California, Washington State Join in Investigations of Amazon
California and Washington State have joined federal authorities and the European Union in examining certain Amazon business practices, particularly Amazon Marketplace. The new state probes are what the New York Times called "a signal that scrutiny of the company is widening, including criticism of the working conditions in its warehouses and accusations that it boxes out small business and competitors. Liberal politicians have singled out the company and its founder, Jeff Bezos, the wealthiest person in the world, as examples of out-of-control corporate power."
The California probe's focus is "in part on how Amazon treats sellers in its online marketplace," the Wall Street Journal reported, citing "people familiar with the matter." The probe "includes Amazon's practices for selling its own products in competition with third-party sellers."
The Washington State inquiry "has been interested in whether Amazon makes it harder for sellers to list their products on other websites," the Times wrote.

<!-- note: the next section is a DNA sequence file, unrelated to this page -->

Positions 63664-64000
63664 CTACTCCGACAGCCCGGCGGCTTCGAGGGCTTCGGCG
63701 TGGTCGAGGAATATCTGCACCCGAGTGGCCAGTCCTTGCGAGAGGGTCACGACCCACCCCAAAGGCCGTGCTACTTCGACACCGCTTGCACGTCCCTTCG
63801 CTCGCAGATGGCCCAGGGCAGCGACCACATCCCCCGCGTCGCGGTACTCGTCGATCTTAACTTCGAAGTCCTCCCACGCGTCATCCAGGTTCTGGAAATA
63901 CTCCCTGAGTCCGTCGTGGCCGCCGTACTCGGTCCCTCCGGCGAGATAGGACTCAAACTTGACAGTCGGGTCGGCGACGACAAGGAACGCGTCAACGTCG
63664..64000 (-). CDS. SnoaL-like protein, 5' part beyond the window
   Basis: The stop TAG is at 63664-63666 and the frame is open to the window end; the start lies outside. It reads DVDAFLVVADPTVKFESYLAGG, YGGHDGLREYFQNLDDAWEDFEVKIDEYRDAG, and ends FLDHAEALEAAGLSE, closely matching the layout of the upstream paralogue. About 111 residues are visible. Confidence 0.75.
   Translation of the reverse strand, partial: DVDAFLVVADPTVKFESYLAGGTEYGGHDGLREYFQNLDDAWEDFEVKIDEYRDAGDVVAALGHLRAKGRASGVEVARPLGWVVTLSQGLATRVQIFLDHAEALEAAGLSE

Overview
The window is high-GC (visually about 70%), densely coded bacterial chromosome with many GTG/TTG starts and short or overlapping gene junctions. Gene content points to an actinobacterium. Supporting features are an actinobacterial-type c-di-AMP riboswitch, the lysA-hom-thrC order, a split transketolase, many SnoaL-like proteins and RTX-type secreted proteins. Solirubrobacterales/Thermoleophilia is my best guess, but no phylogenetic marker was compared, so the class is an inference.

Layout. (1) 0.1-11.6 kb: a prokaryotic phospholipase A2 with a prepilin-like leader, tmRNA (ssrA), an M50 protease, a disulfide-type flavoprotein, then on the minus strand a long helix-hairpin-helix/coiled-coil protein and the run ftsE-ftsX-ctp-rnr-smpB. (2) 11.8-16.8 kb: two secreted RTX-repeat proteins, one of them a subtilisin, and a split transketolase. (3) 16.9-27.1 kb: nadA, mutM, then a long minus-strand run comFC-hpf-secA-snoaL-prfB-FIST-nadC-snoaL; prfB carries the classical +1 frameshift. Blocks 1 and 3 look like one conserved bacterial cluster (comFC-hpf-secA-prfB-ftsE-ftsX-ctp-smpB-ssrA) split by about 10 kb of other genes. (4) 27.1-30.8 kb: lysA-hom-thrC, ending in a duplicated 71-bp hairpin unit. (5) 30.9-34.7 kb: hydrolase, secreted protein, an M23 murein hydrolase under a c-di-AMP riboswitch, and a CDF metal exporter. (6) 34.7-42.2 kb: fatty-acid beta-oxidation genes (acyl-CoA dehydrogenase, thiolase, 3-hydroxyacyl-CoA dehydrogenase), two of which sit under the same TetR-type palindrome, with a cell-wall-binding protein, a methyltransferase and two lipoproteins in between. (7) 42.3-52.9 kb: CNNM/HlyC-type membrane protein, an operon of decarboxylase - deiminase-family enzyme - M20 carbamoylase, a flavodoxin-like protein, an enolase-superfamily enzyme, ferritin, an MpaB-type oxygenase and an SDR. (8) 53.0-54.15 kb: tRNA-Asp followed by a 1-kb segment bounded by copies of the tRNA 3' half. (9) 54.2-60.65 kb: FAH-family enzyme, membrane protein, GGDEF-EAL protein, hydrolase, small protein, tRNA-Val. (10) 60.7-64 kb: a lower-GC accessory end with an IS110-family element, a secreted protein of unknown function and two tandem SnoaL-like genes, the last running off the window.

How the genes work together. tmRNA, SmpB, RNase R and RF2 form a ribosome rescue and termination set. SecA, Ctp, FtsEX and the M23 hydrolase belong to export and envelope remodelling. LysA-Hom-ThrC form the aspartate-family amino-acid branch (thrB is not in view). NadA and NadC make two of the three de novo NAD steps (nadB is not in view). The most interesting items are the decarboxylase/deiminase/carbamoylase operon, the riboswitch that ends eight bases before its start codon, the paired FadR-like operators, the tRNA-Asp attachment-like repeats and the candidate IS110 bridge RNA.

In April, the Journal reported that "Amazon employees used data about independent sellers on its platform to develop competing products. According to former workers, the company sometimes asked an Amazon business analyst to create reports featuring restricted information or using supposedly aggregated data that was derived exclusively or almost entirely from one seller."
After that article ran, members of the House Judiciary Committee called on Bezos to testify about its private-label practices and is also looking into Amazon's "competitive practices and its impact on markets."
Also in the capital, according to the Journal, "the Justice Department and Federal Trade Commission, two federal agencies that enforce U.S. antitrust laws, last year separately met with other retailers about Amazon."
In Europe, after a two-year investigation, the European Union is close to filing antitrust charges against Amazon over some of the same practices the U.S. authorities are looking into. The Wall Street Journal said that the E.U. objections "stem from Amazon's dual role as a marketplace operator and a seller of its own products.... If the company is found in violation, the commission can force Amazon to change business practices and fine it as much as 10% of its annual global revenue--or as much as $28 billion based on 2019 figures."